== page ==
The book Milkweed by Jerry Spinelli covers the theme of survival. Milkweed is a very good book. Misha, Stoptheif, Jew, Gipsy, were some of the name the boy had. He stole his food, clothes, and much more. A man named Uri helped him because he was small, a fast runner, and great at steeling things he needed. The Nazi threw all the jews into the Warsaw ghetto including Misha. They did not get much food. Misha was small and able to get passed the wall through a small hole in the wall to steal some food for his new family and his friend that helped him. The book will make you want to cry and laugh. Misha goes through a lot during his childhood like cold winter nights, hunger, and cruel jackboots. Milkweed by Jerry Spinelli is a great book. It's very easy to understand and there are some things that go unexplained throughout the book. It makes you wonder what happens next! Your final review It makes me think that anyone can get through anything. I didn't think I would like it at first because I don't like reading but this book make me want to read more of his books. I loved it!
Cougar_H More than 1 year ago
Milkweed, by Jerry Spinelli, is an amazing book. it is full of hope, compassion, and a gripping story plot. everything that makes a great book is included. one of the best things about this book is the characters. they are all so real to life, and all full of personality and their own spunk. my favorite character in the book is the young boy, the main character. at the beginning, he doesn't have a name, but at the end of the book, he finally receives one, but to find out what it is, you will have to read the book;) this book really, really, helped me understand the emotion and suffering in the Holocaust. sure, in school we read about it, and we studied it and had speakers talk to us, and I understood it was a horrible, horrible thing. but jerry Spinelli puts such.. emotion, such passion into every chapter, its like the words come to life with a stronger meeting, and they really move you. it made me believe that people really did have hope and courage during the Holocaust. this book gripped me and made me want to keep on reading, to find out if there would be a happy ending. imagine you are in a bookstore, and you are looking for a good book. does one book ever just, catch your eye? and you don't know the reason? that's just how gripping this book is. another great thing about this book is it is written from a child's point of view, so there are things in is that usually wouldn't be included. you really have to get into this book to understand it, because jerry Spinelli writes in a very.. intellectual style. I don't really have words to describe the way it is written, so you'll just have to read it for yourself. so what are you waiting for?? stop reading this, and read the book already:) because believe me, you will not be sorry.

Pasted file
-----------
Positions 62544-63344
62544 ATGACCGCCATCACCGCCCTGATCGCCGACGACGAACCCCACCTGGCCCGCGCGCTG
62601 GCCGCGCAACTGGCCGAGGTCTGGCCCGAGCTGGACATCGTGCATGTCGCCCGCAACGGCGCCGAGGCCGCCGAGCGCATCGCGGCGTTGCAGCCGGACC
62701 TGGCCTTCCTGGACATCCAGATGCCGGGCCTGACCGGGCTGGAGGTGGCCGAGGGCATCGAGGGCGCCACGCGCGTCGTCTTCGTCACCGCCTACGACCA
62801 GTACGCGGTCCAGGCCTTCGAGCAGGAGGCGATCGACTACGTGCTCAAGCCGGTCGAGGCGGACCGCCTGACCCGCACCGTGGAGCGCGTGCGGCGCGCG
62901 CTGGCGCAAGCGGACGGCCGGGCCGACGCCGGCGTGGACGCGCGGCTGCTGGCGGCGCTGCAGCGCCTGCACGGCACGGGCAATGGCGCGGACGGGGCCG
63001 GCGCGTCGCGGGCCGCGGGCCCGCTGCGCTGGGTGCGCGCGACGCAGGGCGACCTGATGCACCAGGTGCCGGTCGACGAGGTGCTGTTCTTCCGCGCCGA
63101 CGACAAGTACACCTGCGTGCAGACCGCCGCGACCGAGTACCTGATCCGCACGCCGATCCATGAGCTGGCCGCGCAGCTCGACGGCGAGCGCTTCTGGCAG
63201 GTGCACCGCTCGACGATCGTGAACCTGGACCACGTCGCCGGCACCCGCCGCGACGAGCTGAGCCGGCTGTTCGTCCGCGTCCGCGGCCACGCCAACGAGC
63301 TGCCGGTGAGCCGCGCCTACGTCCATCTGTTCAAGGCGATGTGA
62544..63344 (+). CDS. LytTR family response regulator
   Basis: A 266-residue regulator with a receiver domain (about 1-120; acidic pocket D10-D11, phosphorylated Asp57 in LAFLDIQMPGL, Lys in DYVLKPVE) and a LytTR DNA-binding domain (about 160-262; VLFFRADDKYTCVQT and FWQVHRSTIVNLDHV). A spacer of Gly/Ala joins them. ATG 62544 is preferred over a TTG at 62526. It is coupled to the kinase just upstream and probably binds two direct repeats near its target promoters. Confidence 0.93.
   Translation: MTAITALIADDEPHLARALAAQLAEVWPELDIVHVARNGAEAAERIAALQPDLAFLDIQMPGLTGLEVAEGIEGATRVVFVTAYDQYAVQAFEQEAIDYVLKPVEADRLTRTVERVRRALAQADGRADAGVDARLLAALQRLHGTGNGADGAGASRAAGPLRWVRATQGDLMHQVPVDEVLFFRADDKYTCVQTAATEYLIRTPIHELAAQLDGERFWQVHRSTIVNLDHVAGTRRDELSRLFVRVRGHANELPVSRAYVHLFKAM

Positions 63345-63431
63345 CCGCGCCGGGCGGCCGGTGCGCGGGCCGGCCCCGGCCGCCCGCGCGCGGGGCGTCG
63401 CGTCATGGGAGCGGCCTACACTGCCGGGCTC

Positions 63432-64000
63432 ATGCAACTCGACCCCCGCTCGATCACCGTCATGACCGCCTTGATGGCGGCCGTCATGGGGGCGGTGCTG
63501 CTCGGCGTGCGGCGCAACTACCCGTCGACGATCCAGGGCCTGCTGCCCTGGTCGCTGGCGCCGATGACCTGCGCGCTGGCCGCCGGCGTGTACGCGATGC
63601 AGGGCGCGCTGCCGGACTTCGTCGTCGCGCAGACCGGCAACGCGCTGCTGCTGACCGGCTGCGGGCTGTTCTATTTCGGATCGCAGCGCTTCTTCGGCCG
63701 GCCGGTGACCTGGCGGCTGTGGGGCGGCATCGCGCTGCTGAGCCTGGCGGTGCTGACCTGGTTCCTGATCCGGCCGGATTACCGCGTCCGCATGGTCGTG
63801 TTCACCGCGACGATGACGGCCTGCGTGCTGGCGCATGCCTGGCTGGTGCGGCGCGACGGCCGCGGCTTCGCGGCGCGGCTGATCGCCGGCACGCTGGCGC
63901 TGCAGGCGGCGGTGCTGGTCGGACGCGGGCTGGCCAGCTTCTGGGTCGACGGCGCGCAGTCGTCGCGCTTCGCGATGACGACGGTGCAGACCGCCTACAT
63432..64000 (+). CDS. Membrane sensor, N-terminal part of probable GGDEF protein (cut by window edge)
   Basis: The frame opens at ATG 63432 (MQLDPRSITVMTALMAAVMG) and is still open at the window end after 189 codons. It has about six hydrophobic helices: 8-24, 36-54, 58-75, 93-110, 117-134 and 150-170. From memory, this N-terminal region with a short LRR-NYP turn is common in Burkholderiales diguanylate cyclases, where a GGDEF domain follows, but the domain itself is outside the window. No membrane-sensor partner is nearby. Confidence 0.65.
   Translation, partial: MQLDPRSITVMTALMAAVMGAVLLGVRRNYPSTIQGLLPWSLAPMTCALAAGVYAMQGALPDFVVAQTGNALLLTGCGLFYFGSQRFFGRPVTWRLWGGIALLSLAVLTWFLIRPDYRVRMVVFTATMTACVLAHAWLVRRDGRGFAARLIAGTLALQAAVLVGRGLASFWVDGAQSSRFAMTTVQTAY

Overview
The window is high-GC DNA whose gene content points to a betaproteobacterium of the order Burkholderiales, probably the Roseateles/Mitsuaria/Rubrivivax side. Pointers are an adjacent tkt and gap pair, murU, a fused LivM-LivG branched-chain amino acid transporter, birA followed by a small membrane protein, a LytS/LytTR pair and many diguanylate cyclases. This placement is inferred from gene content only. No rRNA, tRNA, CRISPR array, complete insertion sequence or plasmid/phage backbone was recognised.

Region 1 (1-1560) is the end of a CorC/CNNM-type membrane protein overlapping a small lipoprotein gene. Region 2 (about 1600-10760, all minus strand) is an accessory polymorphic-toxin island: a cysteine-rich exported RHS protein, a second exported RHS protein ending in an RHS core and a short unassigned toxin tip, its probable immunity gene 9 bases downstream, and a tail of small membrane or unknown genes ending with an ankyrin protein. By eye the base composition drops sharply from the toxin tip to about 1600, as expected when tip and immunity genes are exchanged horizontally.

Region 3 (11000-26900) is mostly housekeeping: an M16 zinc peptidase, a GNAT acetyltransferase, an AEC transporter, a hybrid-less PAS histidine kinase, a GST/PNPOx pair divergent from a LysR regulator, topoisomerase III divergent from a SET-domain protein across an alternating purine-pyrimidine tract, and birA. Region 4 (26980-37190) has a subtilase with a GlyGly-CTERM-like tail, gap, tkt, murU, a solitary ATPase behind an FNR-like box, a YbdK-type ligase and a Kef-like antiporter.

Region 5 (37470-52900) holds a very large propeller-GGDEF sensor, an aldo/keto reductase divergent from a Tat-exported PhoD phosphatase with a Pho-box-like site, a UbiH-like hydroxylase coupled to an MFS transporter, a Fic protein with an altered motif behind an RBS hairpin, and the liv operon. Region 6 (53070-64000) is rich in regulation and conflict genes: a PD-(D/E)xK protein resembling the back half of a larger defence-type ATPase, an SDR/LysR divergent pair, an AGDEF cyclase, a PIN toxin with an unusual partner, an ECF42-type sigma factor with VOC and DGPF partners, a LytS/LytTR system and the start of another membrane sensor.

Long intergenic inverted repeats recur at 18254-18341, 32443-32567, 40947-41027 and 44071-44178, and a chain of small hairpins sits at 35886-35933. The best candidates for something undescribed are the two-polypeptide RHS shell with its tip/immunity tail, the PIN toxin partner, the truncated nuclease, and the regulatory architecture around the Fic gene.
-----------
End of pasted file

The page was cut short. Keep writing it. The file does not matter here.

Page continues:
thefeeller More than 1 year ago
a story about a different boy in a different and changing world. this book will leave you laughing and crying. telling about the nasty horrible things that the Nazis or "jackboots" as called in this book did to the innocent people of the world. a story of hope, sadness, and remembrance. A story of how a boy living in the streets can suddenly belong to a family and have friends and then suddenly lose it all together. How the coming to America was a symbol of a new begging and a family start again.
-Belle- More than 1 year ago